On each Lord’s Day this year, we will reproduce devotional articles taken from The Belgic Confession. The Belgic Confession, written in 1561, owes its origin to the need for a clear and comprehensive statement of Reformed Theology during the time of the Spanish inquisition in the Lowlands. Guido de Brès, its primary author, was pleading for understanding and toleration from King Philip II of Spain who was determined to root out all Protestant factions in his jurisdiction. Hence, this confession takes pains to point out the continuity of Reformed Theology with that of the ancient Christian creeds.
The oldest of the doctrinal standards of the Christian Reformed Church and the Reformed Church in America is the Confession of Faith, popularly known as the Belgic Confession, following the seventeenth-century Latin designation “Confessio Belgica.” “Belgica” referred to the whole of the Netherlands, both north and south, which today is divided into the Netherlands and Belgium. The confession’s chief author was Guido de Brès, a preacher of the Reformed churches of the Netherlands, who died a martyr to the faith in the year 1567.
During the sixteenth century the churches in this country were exposed to terrible persecution by the Roman Catholic government. To protest against this cruel oppression, and to prove to the persecutors that the adherents of the Reformed faith were not rebels, as was laid to their charge, but law-abiding citizens who professed the true Christian doctrine according to the Holy Scriptures, de Brès prepared this confession in the year 1561. In the following year a copy was sent to King Philip II, together with an address in which the petitioners declared that they were ready to obey the government in all lawful things, but that they would “offer their backs to stripes, their tongues to knives, their mouths to gags, and their whole bodies to the fire,” rather than deny the truth expressed in this confession.
Along with The Heidelberg Catechism and the Canons of Dort, The Belgic Confession comprise what is collectively referred to as the Thee Forms of Unity. Article #20-21 of the Belgic Confession is as follows.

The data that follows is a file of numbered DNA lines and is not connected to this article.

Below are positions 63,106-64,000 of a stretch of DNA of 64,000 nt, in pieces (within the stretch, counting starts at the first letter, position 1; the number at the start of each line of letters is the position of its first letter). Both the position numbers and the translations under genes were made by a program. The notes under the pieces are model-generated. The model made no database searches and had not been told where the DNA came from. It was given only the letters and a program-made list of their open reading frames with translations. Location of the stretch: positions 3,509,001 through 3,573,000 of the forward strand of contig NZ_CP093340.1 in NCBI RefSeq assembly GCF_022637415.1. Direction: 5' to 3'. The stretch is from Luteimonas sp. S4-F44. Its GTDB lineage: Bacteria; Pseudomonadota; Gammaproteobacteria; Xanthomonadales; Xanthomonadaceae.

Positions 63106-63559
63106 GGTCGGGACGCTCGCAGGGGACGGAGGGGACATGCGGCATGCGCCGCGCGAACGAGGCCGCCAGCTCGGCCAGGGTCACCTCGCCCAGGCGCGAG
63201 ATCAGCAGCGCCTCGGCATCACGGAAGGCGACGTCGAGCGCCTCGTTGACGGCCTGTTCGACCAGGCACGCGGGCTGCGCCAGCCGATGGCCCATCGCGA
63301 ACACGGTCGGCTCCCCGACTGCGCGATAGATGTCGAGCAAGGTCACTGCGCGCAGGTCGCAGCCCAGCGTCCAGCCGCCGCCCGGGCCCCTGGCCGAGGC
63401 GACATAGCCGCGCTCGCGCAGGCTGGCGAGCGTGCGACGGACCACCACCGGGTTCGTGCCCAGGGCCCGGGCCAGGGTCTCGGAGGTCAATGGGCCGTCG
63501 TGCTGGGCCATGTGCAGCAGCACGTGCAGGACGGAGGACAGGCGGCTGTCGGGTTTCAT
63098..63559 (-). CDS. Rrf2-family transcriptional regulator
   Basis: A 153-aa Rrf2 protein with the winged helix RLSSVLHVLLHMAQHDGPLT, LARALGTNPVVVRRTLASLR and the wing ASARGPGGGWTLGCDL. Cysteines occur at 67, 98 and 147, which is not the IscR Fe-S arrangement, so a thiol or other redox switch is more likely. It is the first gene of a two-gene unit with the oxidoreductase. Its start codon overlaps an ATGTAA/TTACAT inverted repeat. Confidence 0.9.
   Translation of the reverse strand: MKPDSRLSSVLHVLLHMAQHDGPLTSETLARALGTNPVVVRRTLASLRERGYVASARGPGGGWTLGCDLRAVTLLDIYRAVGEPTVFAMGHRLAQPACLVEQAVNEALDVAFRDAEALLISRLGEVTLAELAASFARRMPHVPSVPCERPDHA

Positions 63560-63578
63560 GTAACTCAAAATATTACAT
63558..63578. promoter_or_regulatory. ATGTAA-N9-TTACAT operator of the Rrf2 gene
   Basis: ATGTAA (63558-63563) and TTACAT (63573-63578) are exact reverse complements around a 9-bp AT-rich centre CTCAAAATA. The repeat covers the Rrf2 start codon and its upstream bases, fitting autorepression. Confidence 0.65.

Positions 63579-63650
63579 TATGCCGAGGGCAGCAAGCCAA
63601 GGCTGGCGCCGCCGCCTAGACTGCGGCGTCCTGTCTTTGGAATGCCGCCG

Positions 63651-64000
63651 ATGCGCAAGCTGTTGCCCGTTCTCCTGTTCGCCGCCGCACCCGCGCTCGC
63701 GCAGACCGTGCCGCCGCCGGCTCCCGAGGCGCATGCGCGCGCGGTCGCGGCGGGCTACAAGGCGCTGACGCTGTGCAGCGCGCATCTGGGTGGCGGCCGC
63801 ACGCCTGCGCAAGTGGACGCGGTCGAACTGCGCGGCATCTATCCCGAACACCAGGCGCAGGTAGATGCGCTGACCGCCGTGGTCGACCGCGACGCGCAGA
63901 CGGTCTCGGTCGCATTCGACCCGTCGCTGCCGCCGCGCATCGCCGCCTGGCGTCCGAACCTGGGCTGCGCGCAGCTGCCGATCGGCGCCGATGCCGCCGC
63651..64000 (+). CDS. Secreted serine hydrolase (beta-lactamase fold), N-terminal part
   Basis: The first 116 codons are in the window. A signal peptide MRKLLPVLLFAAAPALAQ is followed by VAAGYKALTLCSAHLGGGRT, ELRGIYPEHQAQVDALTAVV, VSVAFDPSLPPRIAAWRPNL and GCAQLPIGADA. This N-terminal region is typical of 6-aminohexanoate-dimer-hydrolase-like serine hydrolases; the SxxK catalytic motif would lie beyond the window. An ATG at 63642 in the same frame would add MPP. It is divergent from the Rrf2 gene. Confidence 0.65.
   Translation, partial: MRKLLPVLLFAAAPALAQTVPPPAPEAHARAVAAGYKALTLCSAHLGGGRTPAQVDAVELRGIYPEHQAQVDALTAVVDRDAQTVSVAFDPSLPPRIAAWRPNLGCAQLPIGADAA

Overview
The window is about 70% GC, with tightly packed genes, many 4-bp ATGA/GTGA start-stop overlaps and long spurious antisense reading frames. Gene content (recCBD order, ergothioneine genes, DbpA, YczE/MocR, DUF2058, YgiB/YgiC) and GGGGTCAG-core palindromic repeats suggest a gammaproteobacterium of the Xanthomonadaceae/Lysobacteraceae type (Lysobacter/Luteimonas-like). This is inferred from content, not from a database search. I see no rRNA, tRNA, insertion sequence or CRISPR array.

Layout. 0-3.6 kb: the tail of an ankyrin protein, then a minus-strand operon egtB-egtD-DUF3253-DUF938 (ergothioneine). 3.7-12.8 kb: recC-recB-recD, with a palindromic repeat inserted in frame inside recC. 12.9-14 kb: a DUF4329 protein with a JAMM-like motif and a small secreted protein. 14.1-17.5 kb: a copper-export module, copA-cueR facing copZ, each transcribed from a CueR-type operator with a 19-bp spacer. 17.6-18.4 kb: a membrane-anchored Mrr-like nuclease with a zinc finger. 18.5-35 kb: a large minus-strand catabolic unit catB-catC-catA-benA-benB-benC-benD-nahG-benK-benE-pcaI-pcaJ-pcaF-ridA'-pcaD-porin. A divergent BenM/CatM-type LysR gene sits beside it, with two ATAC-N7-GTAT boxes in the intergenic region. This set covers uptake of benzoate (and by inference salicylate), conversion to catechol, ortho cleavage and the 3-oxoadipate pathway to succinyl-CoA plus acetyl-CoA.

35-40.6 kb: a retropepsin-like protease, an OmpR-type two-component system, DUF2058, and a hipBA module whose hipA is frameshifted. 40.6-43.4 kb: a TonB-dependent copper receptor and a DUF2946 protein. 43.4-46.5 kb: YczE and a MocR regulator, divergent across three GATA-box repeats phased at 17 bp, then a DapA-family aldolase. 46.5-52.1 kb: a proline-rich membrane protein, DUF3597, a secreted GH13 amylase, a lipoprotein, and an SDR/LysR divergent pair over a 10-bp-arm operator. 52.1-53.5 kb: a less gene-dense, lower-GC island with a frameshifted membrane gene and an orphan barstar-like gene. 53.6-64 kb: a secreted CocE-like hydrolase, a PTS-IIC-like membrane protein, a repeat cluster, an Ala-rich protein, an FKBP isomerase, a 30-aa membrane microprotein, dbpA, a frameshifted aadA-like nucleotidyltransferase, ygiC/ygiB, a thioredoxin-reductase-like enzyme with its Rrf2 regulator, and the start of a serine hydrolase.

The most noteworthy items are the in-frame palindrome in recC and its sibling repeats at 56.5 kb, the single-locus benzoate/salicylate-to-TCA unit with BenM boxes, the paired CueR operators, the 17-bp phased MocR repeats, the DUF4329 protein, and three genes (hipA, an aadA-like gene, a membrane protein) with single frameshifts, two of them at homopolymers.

Article #20: The Justice and Mercy of God in Christ.
We believe that God—who is perfectly merciful and also very just—sent the Son to assume the nature in which the disobedience had been committed, in order to bear in it the punishment of sin by his most bitter passion and death. So God made known his justice toward his Son, who was charged with our sin, and he poured out his goodness and mercy on us, who are guilty and worthy of damnation, giving to us his Son to die, by a most perfect love, and raising him to life for our justification, in order that by him we might have immortality and eternal life.
Article #21. The Atonement.
We believe that Jesus Christ is a high priest forever according to the order of Melchizedek—made such by an oath—and that he presented himself in our name
before his Father, to appease his Father’s wrath with full satisfaction by offering himself on the tree of the cross and pouring out his precious blood for the cleansing of our sins, as the prophets had predicted.
For it is written that “the punishment that made us whole” was placed on the Son of God and that “by his bruises we are healed.” He was “like a lamb that is led to the slaughter”; he was “numbered with the transgressors”46 and condemned as a criminal by Pontius Pilate, though Pilate had declared that he was innocent. So he paid back what he had not stolen,47 and he suffered—“the righteous for the unrighteous,”48 in both his body and his soul—in such a way that when he sensed the horrible punishment required by our sins “his sweat became like great drops of blood falling down on the ground.”49 He cried, “My God, my God, why have you forsaken me?”50 And he endured all this for the forgiveness of our sins.
Therefore we rightly say with Paul that we know nothing “except Jesus Christ, and him crucified”;51 we “regard everything as loss because of the surpassing value of knowing Christ Jesus [our] Lord.”52 We find all comforts in his wounds and have no need to seek or invent any other means to reconcile ourselves with God than this one and only sacrifice, once made, which renders believers perfect forever. This is also why the angel of God called him Jesus—that is, “Savior”—because he would save his people from their sins.53
Soli deo Gloria!